Step 3: Fill each hole with water.

Step 4: Dig a smaller hole with your hands deep into the mud, and drop in the seedling.

Step 5: Cover the area back in with the dirt, and push down very firmly all of the way around the seedling.

Step 6: Water in again

cabbages summer green gardening

cabbages summer green gardening

Tips from our garden to yours:

  • Choose a day that is overcast or really cloudy, as the day to plant your seedlings. This will help reduce the shock of being uprooted.
  • Choose a site in full sun or with a little shade.
  • Space each cabbage at least 30cm apart when planting – this will ensure adequate space for each one to grow up big and strong.
  • It is best to grow cabbage in full sun, but the plants can deal with partial sun.
  • You must water the seedlings regularly, and when the weather is warm, they’ll need extra water.

If you do decide to grow cabbages, we can’t be held responsible for extra personal gas that you may notice upon consuming too many cabbages.

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Comments (13)

  1. Do you add manure (gnoj) or anything else to feed them young sprouts ?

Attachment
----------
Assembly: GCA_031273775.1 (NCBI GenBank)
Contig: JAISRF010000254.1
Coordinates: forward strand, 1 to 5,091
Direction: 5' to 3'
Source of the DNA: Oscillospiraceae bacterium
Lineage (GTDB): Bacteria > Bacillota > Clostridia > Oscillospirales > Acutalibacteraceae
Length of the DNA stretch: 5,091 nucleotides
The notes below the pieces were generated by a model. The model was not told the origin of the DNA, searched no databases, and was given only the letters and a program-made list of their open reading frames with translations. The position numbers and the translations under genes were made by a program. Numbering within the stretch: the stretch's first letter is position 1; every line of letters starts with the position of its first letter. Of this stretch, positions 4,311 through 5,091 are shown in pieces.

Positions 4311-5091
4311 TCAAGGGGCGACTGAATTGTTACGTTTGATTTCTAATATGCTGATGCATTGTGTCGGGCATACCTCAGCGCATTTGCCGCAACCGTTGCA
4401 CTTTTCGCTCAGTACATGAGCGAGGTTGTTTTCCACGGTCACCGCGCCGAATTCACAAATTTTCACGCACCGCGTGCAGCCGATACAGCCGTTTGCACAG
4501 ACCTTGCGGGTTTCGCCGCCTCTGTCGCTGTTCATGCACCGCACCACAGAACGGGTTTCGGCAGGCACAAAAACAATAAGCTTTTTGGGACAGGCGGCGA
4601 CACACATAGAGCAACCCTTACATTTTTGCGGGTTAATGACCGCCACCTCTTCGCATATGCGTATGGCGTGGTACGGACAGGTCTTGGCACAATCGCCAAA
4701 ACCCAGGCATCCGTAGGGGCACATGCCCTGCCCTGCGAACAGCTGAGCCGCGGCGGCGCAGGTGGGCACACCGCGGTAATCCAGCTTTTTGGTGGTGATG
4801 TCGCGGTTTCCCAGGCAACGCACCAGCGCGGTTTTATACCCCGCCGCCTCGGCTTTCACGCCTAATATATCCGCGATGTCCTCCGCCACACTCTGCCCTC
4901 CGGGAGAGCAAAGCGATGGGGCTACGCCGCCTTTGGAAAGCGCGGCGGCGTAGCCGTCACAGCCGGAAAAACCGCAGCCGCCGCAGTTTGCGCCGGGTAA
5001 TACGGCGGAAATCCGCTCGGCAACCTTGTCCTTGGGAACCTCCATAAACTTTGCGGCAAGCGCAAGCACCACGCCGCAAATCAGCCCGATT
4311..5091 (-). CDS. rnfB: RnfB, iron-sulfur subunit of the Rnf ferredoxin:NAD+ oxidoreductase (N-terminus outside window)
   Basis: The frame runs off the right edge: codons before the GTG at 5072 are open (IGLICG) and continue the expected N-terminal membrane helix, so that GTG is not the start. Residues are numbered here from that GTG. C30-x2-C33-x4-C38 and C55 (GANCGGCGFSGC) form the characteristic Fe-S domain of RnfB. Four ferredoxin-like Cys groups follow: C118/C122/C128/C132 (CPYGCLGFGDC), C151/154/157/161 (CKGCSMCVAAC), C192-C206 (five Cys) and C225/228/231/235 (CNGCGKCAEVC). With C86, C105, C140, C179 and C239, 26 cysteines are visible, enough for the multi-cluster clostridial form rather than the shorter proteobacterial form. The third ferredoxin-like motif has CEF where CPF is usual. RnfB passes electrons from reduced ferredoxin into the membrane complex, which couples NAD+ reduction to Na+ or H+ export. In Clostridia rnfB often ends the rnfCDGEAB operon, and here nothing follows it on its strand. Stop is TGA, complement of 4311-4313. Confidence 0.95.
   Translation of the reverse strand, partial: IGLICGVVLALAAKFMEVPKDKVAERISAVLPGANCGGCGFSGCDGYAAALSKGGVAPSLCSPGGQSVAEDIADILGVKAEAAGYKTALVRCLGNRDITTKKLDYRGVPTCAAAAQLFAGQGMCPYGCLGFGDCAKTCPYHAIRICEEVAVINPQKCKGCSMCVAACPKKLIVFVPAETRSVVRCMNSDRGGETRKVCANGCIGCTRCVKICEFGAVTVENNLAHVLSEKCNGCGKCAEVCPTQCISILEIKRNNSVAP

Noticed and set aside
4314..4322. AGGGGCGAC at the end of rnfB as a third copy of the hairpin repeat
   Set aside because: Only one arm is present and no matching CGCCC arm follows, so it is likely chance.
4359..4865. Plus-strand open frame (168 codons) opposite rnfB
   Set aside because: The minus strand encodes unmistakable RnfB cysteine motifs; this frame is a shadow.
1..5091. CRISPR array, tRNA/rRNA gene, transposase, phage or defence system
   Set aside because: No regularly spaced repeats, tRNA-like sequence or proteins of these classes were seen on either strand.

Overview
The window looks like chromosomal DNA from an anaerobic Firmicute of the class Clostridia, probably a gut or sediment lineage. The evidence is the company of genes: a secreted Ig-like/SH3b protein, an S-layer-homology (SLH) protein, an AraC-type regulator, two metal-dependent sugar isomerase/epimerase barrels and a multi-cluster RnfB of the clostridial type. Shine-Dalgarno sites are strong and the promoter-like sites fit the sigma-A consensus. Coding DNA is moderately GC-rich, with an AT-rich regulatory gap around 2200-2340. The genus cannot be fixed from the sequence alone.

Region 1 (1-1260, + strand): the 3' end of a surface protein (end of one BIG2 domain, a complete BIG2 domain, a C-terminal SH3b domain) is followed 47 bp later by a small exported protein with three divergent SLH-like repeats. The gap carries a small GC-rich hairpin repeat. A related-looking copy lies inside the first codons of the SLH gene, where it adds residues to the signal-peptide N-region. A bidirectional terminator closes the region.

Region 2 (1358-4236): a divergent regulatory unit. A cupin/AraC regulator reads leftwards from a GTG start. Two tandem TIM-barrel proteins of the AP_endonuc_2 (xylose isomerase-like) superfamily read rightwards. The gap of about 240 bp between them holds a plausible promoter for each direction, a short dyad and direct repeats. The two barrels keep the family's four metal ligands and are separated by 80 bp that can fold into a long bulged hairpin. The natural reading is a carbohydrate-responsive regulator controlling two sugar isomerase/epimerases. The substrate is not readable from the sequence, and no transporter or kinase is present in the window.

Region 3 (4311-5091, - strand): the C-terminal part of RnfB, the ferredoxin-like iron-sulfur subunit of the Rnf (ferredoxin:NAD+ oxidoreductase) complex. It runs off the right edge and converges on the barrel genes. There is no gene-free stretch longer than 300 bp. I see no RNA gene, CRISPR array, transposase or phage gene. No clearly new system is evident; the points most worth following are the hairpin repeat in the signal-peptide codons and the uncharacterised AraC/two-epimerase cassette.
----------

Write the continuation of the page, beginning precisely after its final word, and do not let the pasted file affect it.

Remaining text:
Next question: what sort of (or how many sorts) do you plant ?
    Tip: if having problems with them bastard caterpillars, cut small pieces of that asphalt paper they use when building roofs.
    Cut pieces of 10×10 cm, cut to the center from one side, make a hole in the middle, and put it gently over the stem.
    Them caterpillars (no joke) can’t pass that blockade, you’ll find out.
    Of course you still have to check if some butterflies were clever enough to lay their eggs under some leaves.
    Another great tip:
    When seeding carrots, combine lines of them with lines of onion.
    Onion flies hate carrots and carrot flies hate onions.
    Simple trick, I learned, and it works damned great (no more holes in my carrots).
    Yes, country life is great, but oh boy, do I still have much to learn.
    Poz. pim.

    1. Thanks for those tips. We will try them when we get out garden For now we pillage our families gardens. As for the manure, no I do not believe she did. I’ll ask her though, as I could be wrong. BUT it will have to wait until Mr. CtD is home, as she speak a no english and me can’t thinky how to asky.

  2. This is fascinating. First, I love the idea that there is no ‘lawn’ but an actual garden that people use- not just to look pretty. Secondly- the cabbage garden is incredible. Good thing y’all like cabbage 🙂 looks like you have plenty!

  3. Looks great!!! My garden is not so big, but I am proud to say that my basil, mint and broccolini are growing well!

  4. I love this – this is my favourite post yet. Great photos and story…it even makes me want to go out and plant some cabbages (and have a couple of glasses of wine!!) 🙂

  5. I love your gardening space (and your ability to garden) – I don’t think I could appropriately handle either – everything looks great! What do you plan with 180 cabbages – do you preserve them somehow?